Tuesday, March 11, 2014

Tuesday's Overlooked Movies: Firecreek

FIRECREEK is another of those James Stewart Westerns I somehow never saw. That's even more surprising when you consider that Henry Fonda, another favorite, is also in it.

Stewart plays a farmer who is also the part-time sheriff of the little town of Firecreek. Fonda is the leader of a group of hired guns who stop over in the town on their way from one range war to another. Their horses need rest, and Fonda has a bullet hole in him that needs tending to. We never really find out how he got shot, but it doesn't matter. The implication is that it happened in one of those range wars. Fonda and his men aren't outlaws, and that distinction is important in his mind. They are, however, brutal, ruthless, and accustomed to taking whatever they want. Slowly but surely, they begin to terrorize the town. Stewart tries to keep a lid on things in hopes that the hired guns will just move on before any real trouble breaks out, but you just know that's not going to happen.

There's not really a lot of action in FIRECREEK until the latter part of the movie. There's plenty of slow-burn tension, though, and that leisurely build-up just makes the final eruption of violence that much more effective. The cast is great. Fonda's fellow gunmen are played by Gary Lockwood, Jack Elam, Morgan Woodward, and James Best. The townspeople include Dean Jagger, Jay C. Flippen, and John Qualen. Inger Stevens plays the hotelkeeper's granddaughter who develops a tentative romance with Fonda when she tends to his bullet wound.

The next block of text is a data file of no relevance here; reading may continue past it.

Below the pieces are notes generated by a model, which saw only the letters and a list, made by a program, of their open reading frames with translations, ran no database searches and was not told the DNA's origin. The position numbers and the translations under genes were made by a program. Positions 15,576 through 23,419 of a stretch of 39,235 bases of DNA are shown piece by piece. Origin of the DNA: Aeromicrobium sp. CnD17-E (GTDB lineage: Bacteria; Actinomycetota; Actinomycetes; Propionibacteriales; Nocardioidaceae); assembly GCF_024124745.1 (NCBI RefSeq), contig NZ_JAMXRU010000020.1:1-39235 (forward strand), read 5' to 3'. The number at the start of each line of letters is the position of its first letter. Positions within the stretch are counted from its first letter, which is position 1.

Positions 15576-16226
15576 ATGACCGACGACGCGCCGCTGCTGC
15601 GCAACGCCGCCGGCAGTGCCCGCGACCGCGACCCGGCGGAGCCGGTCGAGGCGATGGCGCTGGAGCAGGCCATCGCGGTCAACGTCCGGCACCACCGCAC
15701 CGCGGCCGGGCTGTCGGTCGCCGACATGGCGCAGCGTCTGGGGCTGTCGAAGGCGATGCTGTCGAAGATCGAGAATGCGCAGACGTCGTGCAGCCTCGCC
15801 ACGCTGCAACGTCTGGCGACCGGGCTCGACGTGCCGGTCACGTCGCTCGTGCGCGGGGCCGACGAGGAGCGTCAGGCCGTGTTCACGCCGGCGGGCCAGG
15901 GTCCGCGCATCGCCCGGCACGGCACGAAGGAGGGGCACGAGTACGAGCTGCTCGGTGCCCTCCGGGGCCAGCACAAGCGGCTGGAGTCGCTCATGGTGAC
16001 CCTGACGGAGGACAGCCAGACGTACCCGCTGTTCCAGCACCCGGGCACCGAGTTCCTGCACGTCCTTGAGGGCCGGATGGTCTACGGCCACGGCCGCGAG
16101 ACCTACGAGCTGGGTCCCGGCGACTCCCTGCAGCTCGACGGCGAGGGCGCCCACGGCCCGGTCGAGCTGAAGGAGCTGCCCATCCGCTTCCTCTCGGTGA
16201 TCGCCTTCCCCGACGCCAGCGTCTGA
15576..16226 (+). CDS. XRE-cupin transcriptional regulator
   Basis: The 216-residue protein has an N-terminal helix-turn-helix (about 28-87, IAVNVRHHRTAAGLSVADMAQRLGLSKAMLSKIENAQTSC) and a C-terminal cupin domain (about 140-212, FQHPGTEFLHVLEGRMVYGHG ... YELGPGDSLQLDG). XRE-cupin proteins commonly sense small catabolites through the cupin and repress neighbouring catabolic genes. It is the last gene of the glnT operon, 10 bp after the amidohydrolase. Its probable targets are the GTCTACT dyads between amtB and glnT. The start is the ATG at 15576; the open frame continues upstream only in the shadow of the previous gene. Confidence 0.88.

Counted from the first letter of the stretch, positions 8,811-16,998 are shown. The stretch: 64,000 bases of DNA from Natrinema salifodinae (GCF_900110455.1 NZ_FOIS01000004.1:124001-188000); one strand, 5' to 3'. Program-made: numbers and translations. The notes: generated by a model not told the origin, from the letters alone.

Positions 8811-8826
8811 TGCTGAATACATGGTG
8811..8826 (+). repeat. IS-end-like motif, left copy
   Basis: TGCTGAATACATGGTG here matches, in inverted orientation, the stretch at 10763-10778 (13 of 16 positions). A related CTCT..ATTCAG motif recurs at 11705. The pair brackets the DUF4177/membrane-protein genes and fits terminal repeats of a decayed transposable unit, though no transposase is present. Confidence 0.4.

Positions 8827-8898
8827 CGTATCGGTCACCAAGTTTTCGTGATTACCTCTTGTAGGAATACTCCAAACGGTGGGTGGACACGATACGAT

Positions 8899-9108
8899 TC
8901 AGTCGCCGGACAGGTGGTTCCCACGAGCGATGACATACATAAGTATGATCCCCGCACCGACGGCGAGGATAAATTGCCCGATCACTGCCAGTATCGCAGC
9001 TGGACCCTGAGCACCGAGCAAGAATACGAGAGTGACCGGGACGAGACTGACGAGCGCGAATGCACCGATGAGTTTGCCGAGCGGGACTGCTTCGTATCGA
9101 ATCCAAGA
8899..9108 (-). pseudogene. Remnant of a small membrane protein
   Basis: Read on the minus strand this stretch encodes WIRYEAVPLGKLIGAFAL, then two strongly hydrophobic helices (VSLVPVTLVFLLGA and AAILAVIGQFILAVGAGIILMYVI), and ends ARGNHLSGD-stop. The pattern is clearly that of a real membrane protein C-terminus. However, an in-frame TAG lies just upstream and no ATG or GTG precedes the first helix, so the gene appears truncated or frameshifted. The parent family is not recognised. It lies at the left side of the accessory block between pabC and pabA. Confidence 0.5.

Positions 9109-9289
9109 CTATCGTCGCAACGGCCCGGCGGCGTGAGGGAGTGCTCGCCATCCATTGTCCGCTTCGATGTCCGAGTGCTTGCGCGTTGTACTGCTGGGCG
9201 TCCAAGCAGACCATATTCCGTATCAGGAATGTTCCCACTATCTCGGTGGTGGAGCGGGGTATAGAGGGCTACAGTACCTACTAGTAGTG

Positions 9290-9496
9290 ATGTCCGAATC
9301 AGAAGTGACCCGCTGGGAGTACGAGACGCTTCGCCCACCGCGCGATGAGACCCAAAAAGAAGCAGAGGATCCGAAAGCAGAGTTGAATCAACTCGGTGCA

Stewart is good, but it's a role he could have played in his sleep. Fonda's character is more intriguing. He's not completely evil, like his character in ONCE UPON A TIME IN THE WEST, but he's certainly not the flawed but still stalwart hero he is in so many of his movies. Watching these two iconic actors work together is a real joy, as you'd probably expect.

Not surprisingly, in many ways FIRECREEK plays like a big-budget episode of GUNSMOKE. It was written by Calvin Clements and directed by Vincent McEveety, who worked on many episodes of that TV series. You've also got Morgan Woodward and Louise Latham in the cast, and sometimes it seemed like they were in GUNSMOKE almost as much as James Arness. I can easily see Matt Dillon riding into Firecreek on his way back to Dodge City from somewhere and helping the local lawman put a stop to the hired guns' reign of terror. But then it wouldn't have been a movie, would it?

FIRECREEK's a good one. I enjoyed it a lot.

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